»Nothing displays a person’s age as much as when they denigrate the young generation.« Hermann Hesse

In 2020, half the population in Germany will be over 50 years old. All generations need to consciously note this fact now, here and today and put it on their agendas. This is about ageing processes as well as the integration of different generations. Germany is ageing, but international migration combined with a shortage of specialists is bringing young generations into companies. This is not a hypothetical situation: it is happening right now. A holistic diversity management approach should therefore realistically address all generations and age groups. The entire workforce should be made aware of the fact that all employees can learn from each other. That is easier said than done.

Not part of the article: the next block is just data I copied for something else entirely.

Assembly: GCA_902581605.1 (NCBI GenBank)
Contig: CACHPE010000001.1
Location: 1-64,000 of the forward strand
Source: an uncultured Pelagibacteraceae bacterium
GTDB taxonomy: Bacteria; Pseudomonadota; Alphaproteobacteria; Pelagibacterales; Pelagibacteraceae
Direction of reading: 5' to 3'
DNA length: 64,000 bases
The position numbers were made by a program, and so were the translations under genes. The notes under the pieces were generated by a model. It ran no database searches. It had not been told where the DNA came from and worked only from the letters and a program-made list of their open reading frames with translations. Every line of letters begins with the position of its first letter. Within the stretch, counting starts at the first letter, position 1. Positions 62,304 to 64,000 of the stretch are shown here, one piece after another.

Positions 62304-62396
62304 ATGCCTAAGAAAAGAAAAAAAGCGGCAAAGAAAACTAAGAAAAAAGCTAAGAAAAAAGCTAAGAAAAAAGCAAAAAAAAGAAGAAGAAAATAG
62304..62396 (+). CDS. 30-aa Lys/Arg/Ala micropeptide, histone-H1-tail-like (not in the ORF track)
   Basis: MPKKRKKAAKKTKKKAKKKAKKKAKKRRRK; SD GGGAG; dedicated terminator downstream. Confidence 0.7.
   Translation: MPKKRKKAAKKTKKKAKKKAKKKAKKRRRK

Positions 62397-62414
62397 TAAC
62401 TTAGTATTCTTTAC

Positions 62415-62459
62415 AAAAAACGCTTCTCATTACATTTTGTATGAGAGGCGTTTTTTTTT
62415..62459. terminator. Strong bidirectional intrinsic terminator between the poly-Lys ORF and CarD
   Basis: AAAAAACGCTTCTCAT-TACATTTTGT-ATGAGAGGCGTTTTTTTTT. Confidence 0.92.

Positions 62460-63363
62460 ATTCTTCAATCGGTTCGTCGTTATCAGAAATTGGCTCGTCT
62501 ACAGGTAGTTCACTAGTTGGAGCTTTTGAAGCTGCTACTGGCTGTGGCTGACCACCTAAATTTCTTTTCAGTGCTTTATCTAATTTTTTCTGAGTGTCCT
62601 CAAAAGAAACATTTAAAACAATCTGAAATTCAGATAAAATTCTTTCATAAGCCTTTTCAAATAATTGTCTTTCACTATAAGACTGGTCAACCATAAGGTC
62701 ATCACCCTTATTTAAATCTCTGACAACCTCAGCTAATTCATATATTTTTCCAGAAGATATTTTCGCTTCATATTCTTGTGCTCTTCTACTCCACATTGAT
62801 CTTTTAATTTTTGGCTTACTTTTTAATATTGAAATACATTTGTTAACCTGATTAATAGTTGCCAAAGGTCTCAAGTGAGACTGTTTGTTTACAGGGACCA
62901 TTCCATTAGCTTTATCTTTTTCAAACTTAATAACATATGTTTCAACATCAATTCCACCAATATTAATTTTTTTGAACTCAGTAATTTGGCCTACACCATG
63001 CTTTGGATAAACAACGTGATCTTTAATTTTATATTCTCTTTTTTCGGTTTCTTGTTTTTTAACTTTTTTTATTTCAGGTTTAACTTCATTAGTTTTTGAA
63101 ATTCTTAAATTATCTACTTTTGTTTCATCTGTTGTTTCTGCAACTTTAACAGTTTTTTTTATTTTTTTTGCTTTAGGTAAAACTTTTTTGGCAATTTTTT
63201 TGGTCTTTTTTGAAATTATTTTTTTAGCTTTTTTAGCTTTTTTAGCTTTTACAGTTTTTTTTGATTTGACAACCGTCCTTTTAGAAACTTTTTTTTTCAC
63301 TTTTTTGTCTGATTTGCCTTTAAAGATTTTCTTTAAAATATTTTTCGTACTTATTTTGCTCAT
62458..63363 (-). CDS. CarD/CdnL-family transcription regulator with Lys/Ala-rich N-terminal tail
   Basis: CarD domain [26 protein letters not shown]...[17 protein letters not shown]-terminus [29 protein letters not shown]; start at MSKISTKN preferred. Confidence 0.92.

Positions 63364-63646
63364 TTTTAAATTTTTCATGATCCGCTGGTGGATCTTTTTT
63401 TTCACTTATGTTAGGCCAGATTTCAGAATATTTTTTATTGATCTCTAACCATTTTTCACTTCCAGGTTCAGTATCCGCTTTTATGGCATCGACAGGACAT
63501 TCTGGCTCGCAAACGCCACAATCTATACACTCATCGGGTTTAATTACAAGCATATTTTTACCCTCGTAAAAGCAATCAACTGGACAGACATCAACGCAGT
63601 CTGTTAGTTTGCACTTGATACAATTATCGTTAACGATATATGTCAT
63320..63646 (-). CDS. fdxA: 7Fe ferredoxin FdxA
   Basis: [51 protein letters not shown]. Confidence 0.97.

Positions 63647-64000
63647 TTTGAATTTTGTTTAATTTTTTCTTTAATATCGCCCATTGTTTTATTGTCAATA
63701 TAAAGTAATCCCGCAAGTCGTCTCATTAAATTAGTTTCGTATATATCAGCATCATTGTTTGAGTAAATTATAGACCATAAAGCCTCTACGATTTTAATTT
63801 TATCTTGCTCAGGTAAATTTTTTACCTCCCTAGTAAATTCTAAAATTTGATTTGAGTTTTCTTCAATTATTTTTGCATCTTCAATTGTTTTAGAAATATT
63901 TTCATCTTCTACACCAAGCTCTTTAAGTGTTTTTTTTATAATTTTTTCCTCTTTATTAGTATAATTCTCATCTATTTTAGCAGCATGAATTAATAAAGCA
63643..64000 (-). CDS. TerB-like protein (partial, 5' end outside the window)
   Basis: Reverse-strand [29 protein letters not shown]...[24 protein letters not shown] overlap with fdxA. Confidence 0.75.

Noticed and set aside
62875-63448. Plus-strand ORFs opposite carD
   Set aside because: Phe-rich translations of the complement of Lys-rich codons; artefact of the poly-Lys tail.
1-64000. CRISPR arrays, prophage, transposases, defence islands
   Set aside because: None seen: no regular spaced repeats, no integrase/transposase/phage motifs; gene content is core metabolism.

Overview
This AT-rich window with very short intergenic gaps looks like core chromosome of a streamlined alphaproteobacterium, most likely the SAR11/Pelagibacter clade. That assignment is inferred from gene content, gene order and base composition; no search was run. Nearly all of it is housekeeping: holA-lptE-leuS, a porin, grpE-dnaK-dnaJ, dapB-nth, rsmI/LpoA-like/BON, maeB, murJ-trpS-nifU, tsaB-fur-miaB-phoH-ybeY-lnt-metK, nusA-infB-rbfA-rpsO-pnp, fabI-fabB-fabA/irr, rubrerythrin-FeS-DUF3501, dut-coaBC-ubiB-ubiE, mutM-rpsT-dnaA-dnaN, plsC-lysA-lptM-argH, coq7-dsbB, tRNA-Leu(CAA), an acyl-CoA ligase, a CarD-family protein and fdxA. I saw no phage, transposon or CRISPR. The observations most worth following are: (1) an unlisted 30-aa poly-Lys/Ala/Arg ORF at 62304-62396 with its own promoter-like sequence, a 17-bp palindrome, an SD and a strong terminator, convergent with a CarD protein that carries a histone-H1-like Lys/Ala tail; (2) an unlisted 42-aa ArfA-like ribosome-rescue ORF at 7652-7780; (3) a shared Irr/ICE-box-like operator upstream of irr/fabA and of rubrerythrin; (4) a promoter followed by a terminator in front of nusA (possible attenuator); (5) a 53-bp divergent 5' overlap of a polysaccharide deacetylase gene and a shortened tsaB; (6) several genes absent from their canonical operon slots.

It does not matter which category the diversity management is focused on: in company cultures where hierarchical career ladders, seniority principles and authority are part of the norm, the creation of a new awareness will require enormous changes in personal attitudes and daily interactions as well as in organizational structures. This concerns people of all ages.

In what way is age related to experience and ability? Here, I support a deconstructivist approach. Trust the (given) age and individuality of a person. Mentality and performance should be more decisive than an image I might have in my head of you or myself. PS: I will not use anti-wrinkle cream.

Hanna Göhler

Supervisions: Visiting places of modern and hyper-modern art